Just two points : why have'nt you put greyed left arrow (as explained in Alfonso's long post), to have all icons always well aligned ? Nor put moving icons on the left ?

Séverin

 
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Picture of Rex Lorenzo
Re: Improving editing icons on course page to avoid clutter
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We didn't go completely with Alfonso's original proposal because that requires some core Moodle hacks. We decided to see what we can accomplish with CSS changes alone and that is what you see above.

If Moodle core would adopt this change and can refactor the way the editing icons are arranged we can achieve the original goals of Alfonso's proposal.

 
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Picture of Stuart Lamour
Re: Improving editing icons on course page to avoid clutter
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Rex - We managed to get the icon set alfonso's design includes from twitter bootstrap working in moodle using renders in a theme, without changing the core. I think i know a hack with renderers to get them to output as your original design intends. Have a look at https://github.com/stuartlamour/moodle_bootstrap/blob/master/renderers.php 

Hugely agreed though - it would be great to get core to change the terrible way icons have to be implimented at the moment if you want to comment on https://moodle.org/mod/forum/discuss.php?d=204278

 

 
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Picture of Barbara Ramiro
Re: Improving editing icons on course page to avoid clutter
 

Thanks for sharing... very well explained... well thought of... make sense... neatly laid out... pleasing to the eye...

 
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Rajesh Taneja
Re: Improving editing icons on course page to avoid clutter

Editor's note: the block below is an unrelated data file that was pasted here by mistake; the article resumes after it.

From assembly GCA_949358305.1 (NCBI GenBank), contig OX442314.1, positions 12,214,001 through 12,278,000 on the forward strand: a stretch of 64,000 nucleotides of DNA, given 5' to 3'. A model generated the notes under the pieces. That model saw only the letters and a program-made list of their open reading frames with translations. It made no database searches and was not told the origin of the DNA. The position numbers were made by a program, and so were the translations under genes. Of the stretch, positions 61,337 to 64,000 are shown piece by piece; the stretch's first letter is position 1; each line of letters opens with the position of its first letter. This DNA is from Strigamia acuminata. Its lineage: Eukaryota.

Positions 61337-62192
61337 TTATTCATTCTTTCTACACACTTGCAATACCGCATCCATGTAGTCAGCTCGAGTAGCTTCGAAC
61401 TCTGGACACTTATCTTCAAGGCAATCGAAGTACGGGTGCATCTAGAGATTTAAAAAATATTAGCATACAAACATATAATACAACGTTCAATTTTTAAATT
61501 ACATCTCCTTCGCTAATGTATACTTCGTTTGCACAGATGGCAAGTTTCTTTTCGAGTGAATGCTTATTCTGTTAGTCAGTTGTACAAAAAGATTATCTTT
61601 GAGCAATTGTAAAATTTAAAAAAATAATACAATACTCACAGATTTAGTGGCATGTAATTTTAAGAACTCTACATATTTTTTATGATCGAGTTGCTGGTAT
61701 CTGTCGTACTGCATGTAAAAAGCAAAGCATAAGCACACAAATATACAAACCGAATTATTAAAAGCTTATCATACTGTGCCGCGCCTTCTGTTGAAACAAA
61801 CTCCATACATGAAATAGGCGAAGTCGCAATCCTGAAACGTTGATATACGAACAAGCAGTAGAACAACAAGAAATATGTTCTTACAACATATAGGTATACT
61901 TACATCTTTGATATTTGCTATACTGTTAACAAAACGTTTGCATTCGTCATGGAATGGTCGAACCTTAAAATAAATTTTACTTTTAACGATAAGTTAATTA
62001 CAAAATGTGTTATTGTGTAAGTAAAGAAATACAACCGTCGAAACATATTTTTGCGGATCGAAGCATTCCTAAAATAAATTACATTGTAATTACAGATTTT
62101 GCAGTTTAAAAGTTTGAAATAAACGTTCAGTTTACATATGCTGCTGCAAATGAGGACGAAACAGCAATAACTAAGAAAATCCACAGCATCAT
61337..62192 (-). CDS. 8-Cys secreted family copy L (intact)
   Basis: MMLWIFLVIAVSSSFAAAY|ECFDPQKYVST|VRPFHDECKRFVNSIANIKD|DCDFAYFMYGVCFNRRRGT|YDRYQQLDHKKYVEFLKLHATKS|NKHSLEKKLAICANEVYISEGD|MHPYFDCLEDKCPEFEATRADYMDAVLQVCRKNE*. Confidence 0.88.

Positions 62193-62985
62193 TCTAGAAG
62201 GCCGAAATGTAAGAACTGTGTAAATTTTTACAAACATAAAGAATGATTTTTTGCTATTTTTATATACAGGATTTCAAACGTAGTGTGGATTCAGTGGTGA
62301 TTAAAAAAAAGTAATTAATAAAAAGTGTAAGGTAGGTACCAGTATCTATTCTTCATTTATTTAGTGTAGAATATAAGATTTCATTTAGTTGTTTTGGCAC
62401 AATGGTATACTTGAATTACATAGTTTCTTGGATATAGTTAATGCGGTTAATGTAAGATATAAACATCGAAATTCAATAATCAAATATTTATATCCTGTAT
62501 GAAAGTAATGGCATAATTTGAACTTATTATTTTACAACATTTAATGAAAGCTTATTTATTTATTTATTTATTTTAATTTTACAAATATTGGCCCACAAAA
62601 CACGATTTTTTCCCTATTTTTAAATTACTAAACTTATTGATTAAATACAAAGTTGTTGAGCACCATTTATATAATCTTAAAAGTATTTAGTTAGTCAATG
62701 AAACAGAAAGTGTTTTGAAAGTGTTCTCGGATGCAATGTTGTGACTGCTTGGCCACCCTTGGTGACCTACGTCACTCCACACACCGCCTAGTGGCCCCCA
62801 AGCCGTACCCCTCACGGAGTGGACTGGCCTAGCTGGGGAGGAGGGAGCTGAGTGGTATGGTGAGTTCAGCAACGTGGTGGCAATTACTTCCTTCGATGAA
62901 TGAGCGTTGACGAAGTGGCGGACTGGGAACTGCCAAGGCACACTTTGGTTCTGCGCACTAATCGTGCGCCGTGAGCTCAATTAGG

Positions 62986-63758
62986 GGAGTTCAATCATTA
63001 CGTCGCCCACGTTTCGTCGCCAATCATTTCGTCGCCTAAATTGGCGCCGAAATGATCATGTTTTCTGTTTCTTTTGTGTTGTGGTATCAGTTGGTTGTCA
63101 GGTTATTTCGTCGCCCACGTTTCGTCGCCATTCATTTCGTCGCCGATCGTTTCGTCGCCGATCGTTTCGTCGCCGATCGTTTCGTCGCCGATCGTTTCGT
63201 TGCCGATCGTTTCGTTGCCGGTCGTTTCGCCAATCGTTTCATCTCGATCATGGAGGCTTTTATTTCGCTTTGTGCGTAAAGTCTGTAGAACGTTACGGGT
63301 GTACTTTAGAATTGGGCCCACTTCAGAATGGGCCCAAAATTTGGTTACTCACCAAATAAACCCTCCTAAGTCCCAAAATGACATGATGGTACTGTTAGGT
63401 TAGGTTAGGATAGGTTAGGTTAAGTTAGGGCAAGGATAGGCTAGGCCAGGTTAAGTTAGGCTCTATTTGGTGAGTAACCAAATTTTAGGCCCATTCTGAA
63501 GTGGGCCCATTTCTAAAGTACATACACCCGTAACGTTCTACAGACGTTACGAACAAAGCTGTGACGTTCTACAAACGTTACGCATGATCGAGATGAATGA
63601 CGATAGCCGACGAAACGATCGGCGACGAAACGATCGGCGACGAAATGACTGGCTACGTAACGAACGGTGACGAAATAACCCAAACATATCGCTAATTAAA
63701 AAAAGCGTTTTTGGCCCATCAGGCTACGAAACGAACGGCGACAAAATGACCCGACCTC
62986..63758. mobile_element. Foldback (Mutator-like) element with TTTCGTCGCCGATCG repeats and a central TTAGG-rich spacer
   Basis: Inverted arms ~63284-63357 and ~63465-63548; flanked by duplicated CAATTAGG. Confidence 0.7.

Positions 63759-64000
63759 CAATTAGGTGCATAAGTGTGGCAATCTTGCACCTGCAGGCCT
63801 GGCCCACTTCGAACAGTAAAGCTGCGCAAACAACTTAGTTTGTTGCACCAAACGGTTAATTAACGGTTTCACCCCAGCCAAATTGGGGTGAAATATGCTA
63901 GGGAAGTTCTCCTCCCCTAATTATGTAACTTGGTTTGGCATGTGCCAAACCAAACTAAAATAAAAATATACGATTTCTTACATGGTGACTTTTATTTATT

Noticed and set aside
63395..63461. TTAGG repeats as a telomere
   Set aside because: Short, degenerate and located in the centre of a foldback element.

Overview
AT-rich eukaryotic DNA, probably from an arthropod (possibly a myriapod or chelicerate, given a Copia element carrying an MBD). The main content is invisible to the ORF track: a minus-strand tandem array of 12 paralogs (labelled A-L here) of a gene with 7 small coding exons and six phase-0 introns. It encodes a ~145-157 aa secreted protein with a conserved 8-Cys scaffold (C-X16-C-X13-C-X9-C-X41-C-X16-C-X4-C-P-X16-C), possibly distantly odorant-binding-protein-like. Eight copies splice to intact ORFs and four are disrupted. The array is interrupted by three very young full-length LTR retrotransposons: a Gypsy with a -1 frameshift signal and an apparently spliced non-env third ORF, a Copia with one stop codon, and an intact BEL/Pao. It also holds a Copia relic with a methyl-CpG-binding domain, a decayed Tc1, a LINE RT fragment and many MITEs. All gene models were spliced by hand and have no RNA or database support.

Looks great Alfonso.approve


Logical grouping make sense and looks great as well.

IMO move looks better on left of the activity as done on UCLA site.

+1

 
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Picture of Stuart Lamour
Re: Improving editing icons on course page to avoid clutter
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I really like the design work and information architecture in this. Also nice use of the twitter bootstrap icons. 

Just a note on the layout though - If you give someone a tool which suggest they should structure their content as lists of links and documents, they will often create a lists of links and documents.

The past - A file repository

The layout you posted above harks back to something our students used to hate about moodle - 

The image above is from a real one of our moodle course in 2009  - its probably familiar to lots of moodle users. Its just a list of stuff without much context. You might as well give tutors google drive or dropbox which do this in a more convenient way than moodle.

 

From watching our tutors in their offices using moodle we noticed how a standard moodle leads tutors to build this kind of repository.

Rather than using our budget to train tutors in web design, we set about making interface changes to break this pattern.

 

Today - An engaging learning environment

The interface and workflow in our moodle now seems to encourage tutors to create something more akin to normal web sites.

This is the same course section today - 

 

Inline creation of text, images, videos etc make it simple for tutors to put them directly on the page, rather than as disparate links, and it certainly doesn't look like a file repository. Our changes to the interface alter the tutors workflow which in turn has a direct impact on how they build their sites.  

There was a great talk at a moodle moot called From Messy Repository to Quality Interaction and Engagement - which i'm sure is something we all want to aim for with our moodles.

I'd be very cautious of the route you are going down - the table style layout, striping of the list and emphasis of the block layout all contribute to your tutors thinking of and creating that file repository look moodle so often suffers from.